Ask Barford for the subject of his series 'Private Lives' and he will, after a pause, reply “human frailty”.Charles Darwent
Bone China, Porcelain, earthenware, Enamel Paint, Other media; H27 x Diam. 29 cm
Bone China, Porcelain, Metal, Enamel Paint; H22 x Diam. 29 cm
Porcelain, Earthenware, Enamel Paint, Other Media; H29 x L30 x D30 cm
Barnaby Barford takes objects with a long tradition of social propriety – porcelain figurines – and juggles their various parts so that they become jarring or inappropriate. Private Lives (2008) both subverts the traditions of porcelain and honours them. The work is about play, which is what porcelain figurines have always been about.
Pieces such as ‘Oh God, Oh God – Margaret Thatcher on a cold day’, do not exude waves of malice or critical theory. If anything, the word that suggests itself is “playful”. The sculpture’s Snow White figurine flirts coquettishly with Sleepy; if the dwarf sports an obvious erection, then so he should. The work is about play, which is what porcelain figurines have always been about.
Pieces of Meissen or Lladrò were (and are) designed for the telling of stories, whether those stories are of Pierrot courting Columbine or of gypsy ladies selling balloons. Barford’s figurines, too, tell stories, although their narrative is self-contained. The shire horse in ‘Anything you can do, I can do better’ lives up to its title. Barford has visibly changed it – the horse now has an astronaut’s helmet and the letters “USA” , or indeed “CCCP” , on its flank – but the result is an improvement rather than a diminution.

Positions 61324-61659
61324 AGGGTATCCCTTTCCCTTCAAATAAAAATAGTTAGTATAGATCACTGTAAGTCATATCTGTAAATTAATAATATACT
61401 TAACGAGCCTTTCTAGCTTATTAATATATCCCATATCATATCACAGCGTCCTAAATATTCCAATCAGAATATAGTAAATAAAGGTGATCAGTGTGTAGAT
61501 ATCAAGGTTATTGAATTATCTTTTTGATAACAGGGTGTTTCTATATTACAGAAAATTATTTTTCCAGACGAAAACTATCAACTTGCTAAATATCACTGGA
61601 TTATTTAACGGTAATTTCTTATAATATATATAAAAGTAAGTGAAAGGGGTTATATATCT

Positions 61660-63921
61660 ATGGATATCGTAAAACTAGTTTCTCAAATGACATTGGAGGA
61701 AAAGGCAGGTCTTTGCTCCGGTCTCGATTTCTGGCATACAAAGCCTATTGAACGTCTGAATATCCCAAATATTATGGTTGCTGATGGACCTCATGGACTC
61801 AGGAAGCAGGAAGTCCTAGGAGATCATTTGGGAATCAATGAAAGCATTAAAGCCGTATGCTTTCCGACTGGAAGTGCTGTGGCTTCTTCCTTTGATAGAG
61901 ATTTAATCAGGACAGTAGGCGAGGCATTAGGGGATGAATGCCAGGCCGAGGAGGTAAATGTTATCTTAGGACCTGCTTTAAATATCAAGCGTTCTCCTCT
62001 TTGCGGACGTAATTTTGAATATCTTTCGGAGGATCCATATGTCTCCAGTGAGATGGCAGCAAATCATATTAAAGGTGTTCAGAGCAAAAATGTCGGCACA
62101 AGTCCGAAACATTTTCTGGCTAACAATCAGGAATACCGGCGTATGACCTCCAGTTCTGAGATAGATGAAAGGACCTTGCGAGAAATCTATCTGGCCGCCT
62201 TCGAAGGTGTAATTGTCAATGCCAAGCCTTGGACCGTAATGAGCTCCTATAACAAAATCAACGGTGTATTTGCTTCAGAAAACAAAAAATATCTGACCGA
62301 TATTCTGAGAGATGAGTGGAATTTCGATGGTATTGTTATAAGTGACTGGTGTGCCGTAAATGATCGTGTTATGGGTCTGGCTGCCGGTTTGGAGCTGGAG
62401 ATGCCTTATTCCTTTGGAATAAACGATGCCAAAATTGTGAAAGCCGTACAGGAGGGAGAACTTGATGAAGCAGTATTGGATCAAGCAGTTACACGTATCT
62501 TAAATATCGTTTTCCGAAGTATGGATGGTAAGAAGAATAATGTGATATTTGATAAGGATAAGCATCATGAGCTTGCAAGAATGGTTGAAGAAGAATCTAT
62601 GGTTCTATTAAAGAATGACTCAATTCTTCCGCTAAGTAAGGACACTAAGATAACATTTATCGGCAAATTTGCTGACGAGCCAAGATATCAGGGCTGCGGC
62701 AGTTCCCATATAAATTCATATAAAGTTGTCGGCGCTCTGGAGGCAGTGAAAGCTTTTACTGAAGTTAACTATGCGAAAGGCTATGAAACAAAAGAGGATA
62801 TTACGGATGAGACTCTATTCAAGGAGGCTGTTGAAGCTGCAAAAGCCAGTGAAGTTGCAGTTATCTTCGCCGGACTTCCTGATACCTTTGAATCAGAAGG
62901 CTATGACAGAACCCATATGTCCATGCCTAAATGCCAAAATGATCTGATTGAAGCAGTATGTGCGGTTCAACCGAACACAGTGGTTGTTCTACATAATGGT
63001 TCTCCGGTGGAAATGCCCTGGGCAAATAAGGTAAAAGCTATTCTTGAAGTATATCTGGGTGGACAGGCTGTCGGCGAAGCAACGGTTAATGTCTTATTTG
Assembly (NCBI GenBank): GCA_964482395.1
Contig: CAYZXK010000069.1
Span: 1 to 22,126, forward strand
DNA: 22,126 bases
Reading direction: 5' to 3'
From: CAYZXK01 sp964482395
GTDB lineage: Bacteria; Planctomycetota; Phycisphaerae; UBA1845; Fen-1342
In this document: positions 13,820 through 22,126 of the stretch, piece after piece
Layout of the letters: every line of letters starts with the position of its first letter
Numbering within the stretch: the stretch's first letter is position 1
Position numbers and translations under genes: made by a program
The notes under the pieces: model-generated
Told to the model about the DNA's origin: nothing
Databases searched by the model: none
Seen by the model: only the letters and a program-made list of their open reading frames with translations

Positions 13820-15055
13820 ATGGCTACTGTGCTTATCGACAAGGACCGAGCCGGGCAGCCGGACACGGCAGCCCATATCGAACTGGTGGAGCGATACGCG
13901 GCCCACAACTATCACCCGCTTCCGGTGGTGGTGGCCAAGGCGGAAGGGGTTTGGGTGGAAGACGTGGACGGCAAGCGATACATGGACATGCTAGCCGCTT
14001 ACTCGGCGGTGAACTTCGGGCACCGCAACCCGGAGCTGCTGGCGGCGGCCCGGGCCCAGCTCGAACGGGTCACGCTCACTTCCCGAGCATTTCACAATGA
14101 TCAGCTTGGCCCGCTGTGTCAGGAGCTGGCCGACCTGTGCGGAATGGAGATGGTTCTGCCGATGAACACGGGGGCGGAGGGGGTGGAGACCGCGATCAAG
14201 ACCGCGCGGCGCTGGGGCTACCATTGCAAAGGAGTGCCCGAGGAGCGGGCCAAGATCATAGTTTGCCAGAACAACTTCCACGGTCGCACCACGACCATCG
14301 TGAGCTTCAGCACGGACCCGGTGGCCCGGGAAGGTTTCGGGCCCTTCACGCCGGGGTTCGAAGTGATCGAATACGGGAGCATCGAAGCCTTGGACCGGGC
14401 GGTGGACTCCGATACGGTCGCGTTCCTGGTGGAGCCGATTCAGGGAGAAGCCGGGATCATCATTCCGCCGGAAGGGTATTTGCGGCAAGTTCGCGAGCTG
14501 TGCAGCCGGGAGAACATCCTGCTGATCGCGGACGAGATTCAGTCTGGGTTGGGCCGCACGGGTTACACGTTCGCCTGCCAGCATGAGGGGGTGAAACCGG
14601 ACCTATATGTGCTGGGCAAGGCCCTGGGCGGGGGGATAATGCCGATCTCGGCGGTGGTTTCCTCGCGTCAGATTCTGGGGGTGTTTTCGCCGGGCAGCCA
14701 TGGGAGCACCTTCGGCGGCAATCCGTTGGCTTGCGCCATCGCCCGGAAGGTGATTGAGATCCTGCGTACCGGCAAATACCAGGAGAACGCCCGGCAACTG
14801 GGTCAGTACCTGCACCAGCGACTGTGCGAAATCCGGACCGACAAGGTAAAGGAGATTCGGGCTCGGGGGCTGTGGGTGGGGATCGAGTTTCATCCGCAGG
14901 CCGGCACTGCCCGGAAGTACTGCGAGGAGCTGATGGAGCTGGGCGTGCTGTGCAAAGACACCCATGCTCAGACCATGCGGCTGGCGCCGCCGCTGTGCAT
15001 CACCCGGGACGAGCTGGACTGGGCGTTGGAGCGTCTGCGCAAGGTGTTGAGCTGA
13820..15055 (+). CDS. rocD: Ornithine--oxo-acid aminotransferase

Bone China, Porcelain, Metal, Enamel Paint; H27 x Diam. 29 cm
The pieces in ‘Private Lives’ suffer from lust, greed, cruelty and overweening ambition. But they are also accepting of their own weaknesses, the joins in their make-up. In the mode of Hogarth, they admit that the world is an imperfect place, without letting it get them down. Maybe they even celebrate the fact. And that capacity both to wag a finger at frailties and enjoy them puts Barford’s new work in a tradition that is as much British as it is postmodern.
– text by Charles Darwent